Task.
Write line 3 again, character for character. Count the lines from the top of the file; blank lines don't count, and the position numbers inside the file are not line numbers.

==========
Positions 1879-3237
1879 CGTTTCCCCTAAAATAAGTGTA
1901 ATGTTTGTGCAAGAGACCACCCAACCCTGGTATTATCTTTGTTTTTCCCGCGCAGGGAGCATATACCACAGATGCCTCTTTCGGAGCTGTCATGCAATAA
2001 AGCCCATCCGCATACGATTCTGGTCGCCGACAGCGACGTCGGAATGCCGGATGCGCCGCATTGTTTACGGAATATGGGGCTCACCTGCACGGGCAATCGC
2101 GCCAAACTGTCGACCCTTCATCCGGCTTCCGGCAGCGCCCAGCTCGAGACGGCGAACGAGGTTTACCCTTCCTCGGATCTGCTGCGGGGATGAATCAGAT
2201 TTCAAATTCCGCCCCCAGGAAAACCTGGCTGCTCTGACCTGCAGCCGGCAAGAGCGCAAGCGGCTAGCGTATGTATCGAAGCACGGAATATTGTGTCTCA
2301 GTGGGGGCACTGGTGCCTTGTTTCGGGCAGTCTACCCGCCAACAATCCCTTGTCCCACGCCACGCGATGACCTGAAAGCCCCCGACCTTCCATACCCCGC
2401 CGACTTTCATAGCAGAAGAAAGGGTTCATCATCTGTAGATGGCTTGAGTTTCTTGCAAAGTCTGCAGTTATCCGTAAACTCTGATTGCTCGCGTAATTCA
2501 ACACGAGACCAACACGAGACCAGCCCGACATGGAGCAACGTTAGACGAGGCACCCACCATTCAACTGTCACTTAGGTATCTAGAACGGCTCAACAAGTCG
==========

1901 ATGTTTGTGCAAGAGACCACCCAACCCTGGTATTATCTTTGTTTTTCCCGCGCAGGGAGCATATACCACAGATGCCTCTTTCGGAGCTGTCATGCAATAA